Sports coaches are vital to the integrity of each of the teams and the games that they oversee. Coaches play a large role for the teams and the individual players. Not only are they mentors for their players, but they also provide guidance and act as confidants when needed. The best coaches understand what it takes to be a great leader, and they live by those rules every day.
To learn more, check out the infographic below, created by Ohio University’s Online Masters in Athletic Administration program.
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The Bureau of Labor Statistics (BLS) reports that there are more than a quarter-million coaches in the United States today. Certainly, athletes look for leadership in their coaches regardless of their age and whether they are playing on a professional, amateur, school, or just-for-fun team.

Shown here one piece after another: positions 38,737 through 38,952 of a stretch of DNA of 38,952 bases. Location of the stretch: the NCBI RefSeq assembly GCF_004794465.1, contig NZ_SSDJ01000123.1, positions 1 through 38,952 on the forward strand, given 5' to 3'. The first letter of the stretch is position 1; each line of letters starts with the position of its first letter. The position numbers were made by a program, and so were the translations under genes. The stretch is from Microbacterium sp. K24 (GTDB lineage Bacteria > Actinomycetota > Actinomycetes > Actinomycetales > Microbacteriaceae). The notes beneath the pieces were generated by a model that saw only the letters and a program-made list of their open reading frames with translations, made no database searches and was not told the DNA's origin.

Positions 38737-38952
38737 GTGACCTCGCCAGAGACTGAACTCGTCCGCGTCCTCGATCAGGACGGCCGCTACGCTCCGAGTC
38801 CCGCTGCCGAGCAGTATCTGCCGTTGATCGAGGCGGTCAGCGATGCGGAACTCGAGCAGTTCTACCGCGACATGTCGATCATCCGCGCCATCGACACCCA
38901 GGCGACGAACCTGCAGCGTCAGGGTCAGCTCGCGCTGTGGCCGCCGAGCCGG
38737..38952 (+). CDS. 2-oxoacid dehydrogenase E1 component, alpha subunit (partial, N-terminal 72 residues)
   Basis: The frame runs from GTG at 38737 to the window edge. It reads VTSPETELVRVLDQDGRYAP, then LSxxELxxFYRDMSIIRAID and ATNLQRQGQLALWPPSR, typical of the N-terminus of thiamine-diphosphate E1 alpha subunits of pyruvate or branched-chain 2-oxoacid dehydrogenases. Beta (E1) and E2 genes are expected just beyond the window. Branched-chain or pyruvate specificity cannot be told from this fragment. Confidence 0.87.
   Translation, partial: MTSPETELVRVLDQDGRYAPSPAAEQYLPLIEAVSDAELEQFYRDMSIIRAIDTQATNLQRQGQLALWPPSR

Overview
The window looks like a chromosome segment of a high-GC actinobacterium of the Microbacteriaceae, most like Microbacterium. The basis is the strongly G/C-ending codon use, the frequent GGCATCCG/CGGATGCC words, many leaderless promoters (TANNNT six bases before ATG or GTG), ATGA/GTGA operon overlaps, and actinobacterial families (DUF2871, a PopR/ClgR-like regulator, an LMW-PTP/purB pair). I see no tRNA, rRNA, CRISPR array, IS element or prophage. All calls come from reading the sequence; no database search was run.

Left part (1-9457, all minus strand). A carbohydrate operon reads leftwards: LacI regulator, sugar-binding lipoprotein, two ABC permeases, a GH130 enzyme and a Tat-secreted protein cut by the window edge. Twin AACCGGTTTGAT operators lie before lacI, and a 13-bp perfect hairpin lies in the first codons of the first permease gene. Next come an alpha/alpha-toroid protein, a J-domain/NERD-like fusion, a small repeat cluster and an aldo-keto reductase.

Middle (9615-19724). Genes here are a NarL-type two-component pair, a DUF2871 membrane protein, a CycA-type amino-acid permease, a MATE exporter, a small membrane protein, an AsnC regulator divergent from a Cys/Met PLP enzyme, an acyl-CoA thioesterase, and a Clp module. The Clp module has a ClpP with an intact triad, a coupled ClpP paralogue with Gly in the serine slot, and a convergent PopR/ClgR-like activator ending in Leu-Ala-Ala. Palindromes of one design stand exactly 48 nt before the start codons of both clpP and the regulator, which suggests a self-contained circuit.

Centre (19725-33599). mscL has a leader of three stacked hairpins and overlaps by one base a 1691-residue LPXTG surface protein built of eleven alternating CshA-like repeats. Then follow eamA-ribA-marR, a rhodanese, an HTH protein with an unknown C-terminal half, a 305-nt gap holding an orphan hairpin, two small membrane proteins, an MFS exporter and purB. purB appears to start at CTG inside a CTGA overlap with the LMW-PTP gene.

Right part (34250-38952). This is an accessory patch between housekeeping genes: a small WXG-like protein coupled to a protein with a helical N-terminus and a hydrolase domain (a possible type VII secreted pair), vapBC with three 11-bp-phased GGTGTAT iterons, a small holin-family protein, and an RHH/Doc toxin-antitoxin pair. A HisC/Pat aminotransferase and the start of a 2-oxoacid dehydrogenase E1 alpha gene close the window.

The median wage for coaches was just $30,640 in May 2014, taking in to account those amateur teams. On the opposite end of the spectrum, a head coach for an NFL or other major league teams will easily earn over a million dollars, with his or her assistants earning six figures. Indeed, the New England Patriot’s head coach, Bill Belichick, earns $7.5 million dollars. That salary would be extraordinary if it were not eclipsed by the $8 million dollars being paid to Pete Carroll of the Seattle Seahawks or Sean Payton of the New Orleans Saints. With an average salary of nearly $5 million dollars per year, no head coach in the NFL earns less than $3.5 million dollars. In the NBA, salaries top out at $11 million. Major League Baseball doesn’t officially disclose their coach’s salaries, but we know that many are paid over $3 million dollars. (Think New York Yankees and Joe Girardi or Mike Scioscia and the Los Angeles Angels.)